Search the Bulletin


Can Swarthmore Be Bottled?

By Amy Stone ’64

With colleges and universities under mounting pressure to produce quickly employable grads, one wonders whether the model of the small liberal arts college—which advocates seminar-style teaching and espouses values of respect, tolerance, and living simply—is transferable.
Swarthmore President Rebecca Chopp believes it is.
She points to Patrick Awuah ’89, who started a university in Ghana modeled after [...]

Living Genuinely

By Carrie Compton

The marriage equality movement in America is turning a corner. Equal rights that allow same-sex partners to wed have presidential endorsement, support from a majority of Americans, and even have elicited a surprisingly laissez-faire attitude from Pope Francis. The movement is gaining so much momentum that statistics and facts are outdated almost before appearing in [...]

Matchbox Mates

Love Weaves an Intricate and Tangled Web
—Claude and Mary Roberts Smith, Class of 1914, Richard Smith ’41 and June Corey Smith ’43, David Heider ’64 and Ann Mueller Heider ’65, Daniel Heider ’96 and Rebecca Smith Heider ’96 (as told by Rebecca)
Family legend has it that when my grandfather Dick Smith ’41 was a junior [...]

The Return of Walkable Living

By Paul Wachter ’97

With 3 million residents, Minneapolis–St. Paul has the 15th largest metro area in the United States—bigger than Pittsburgh’s but smaller than Philadelphia’s. Like all metropolises, the Twin Cities have their own histories. But they also share a larger urban history of the country, a history that for most of the last century was defined by [...]

Matters of Life and Death

By Carol Brévart-Demm

Arianna Freeman ’01 was nervous. Here she was, a Philadelphia attorney with a client on death row, playing the ultimate waiting game. “It was harrowing for my client more than for me, but to watch a healthy, able-bodied 47-year-old man uncertain of whether he’ll live or die that day is not to be recommended,” she [...]

April is the Coolest Month

By Sherri Kimmel

It’s cold in New York City. Single digits. Trains aren’t running on time. Or at all. Amtrak even has to drag an old-timer out of mothballs to replace a newer engine seized up by the cold. But here, this January, in an office suite on 9th Avenue in Midtown, you’ll hear no jokes about global [...]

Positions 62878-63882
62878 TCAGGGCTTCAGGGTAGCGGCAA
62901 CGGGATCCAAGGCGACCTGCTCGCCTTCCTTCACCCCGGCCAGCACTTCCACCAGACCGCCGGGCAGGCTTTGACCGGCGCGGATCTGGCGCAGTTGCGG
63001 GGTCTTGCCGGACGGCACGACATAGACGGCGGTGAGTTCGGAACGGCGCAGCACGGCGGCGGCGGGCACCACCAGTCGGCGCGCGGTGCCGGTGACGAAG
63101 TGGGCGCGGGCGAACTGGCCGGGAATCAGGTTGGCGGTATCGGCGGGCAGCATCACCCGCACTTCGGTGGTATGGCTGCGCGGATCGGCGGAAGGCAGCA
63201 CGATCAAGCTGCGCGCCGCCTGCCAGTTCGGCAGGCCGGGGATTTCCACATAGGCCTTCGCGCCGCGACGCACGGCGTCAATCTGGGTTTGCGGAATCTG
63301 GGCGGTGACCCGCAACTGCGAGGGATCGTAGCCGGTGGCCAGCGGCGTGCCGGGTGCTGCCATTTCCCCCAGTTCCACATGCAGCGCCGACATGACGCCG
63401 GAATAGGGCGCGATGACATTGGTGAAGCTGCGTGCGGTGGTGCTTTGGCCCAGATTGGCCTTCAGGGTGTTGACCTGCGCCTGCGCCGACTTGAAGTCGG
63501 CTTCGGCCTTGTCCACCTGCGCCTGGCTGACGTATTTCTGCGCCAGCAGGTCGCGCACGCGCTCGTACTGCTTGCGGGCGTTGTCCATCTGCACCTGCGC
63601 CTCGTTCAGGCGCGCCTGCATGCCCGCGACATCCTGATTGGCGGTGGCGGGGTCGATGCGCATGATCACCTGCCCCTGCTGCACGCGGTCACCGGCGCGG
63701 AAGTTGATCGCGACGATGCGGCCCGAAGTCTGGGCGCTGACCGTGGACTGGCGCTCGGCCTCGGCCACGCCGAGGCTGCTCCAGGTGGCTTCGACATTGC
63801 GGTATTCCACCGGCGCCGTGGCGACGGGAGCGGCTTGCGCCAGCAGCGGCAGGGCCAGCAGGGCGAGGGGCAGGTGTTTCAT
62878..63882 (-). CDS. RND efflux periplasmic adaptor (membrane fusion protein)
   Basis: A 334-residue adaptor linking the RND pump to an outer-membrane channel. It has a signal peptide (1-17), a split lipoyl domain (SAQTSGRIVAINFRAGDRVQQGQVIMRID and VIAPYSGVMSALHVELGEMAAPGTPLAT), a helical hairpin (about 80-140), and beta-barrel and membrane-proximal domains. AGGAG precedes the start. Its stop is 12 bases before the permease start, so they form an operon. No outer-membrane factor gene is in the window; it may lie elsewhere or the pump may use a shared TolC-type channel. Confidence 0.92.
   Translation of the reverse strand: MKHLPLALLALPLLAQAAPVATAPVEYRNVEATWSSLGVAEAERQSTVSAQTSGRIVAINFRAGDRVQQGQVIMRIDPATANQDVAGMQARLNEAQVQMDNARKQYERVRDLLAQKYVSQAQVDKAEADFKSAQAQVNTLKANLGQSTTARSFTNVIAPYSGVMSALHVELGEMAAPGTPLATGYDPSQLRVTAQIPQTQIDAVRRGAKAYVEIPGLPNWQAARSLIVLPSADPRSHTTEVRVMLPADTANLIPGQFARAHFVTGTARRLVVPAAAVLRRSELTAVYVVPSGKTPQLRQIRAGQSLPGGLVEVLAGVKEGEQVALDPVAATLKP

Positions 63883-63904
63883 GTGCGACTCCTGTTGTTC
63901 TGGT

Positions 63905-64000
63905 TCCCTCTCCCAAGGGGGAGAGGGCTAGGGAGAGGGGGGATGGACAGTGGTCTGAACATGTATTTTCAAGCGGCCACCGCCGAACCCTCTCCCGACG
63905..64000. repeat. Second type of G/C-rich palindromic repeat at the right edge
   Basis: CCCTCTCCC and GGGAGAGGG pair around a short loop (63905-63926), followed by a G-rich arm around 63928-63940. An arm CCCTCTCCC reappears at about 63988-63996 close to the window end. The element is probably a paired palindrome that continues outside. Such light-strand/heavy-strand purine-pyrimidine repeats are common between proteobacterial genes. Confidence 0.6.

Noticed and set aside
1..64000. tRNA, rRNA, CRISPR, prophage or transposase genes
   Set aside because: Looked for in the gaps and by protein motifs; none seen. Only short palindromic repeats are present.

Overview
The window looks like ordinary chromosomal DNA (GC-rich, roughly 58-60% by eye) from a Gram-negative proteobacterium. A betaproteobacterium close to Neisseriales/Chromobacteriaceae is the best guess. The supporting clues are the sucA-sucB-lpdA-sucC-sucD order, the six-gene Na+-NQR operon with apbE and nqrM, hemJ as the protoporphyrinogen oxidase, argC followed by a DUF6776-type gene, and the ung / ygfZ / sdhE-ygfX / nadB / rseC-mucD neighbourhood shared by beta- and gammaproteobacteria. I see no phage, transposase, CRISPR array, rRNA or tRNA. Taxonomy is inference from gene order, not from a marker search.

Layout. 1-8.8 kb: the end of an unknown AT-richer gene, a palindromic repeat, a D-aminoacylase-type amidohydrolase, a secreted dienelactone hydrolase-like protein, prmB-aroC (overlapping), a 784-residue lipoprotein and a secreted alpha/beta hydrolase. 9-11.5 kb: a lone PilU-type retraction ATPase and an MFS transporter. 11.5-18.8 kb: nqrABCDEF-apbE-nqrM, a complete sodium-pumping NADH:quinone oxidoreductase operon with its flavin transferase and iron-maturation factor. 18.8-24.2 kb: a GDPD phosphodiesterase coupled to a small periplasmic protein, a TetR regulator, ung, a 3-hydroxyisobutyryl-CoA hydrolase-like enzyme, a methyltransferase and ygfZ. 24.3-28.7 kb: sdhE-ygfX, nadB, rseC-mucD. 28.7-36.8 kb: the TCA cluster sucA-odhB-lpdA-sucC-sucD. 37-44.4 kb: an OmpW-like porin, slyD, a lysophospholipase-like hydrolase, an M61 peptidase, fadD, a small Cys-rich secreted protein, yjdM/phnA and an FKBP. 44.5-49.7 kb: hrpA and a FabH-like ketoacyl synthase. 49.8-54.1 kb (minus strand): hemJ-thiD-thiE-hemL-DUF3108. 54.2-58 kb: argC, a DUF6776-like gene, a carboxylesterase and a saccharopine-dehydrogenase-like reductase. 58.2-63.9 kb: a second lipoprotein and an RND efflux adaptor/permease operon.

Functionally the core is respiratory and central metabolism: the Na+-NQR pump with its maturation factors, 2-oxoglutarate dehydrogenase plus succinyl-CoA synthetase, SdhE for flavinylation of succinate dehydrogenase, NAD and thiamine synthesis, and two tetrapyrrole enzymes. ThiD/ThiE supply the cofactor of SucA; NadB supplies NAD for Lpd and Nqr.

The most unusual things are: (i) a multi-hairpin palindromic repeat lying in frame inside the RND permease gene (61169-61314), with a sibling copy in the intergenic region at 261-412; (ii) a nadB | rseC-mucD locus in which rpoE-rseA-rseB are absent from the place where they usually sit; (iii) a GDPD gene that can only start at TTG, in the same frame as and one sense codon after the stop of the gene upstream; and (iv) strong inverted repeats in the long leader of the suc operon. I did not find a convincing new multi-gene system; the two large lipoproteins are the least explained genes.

Evolving the Arts

By Carrie Compton

The butterflies, and later the antelopes, conspired to break free of Tasha Lewis ’12’s mind and then out of Beardsley Hall. Her antelope sculptures breached walls at Hobbs Coffee in The Ville, then they galloped about in the College’s List Gallery before flocking to Old Tarble. From there, the majestic cyan herd pranced above gallery [...]

A Passion for Peaceful Protest

By Carol Brévart-Demm

Anyone who has seen Cecil B. DeMille’s blockbuster The Ten Commandments will recall the raid on the temple granaries by overworked and underfed Hebrew slaves laboring to construct a treasure city to honor Pharaoh Sethi. They fill their baskets with grain, and, once well-fed, return to work.

Like most stories set in biblical times, the temporal [...]

Campus Traditions Revisited

In the January Bulletin, we chronicled several student activities that were prominent on campus way back when. Some still exist today. We asked readers to add to the lore. Here are their memories.
Your wonderful article, “Campus Traditions,” brought back several memories. First, regarding Folk Festivals: I attended Swarthmore from fall 1954 through spring 1958. At [...]

A Railroad Runs Through It

By Sherri Kimmel

Few institutions of higher learning are bisected by a major highway. Dickinson College and James Madison University come to mind. But a railroad running through the campus proper? Perhaps only at Swarthmore. At least that’s what Jim Bock ’90, vice president and dean of admissions, speculates.
A peppy native Texan with an easy smile, Bock proudly [...]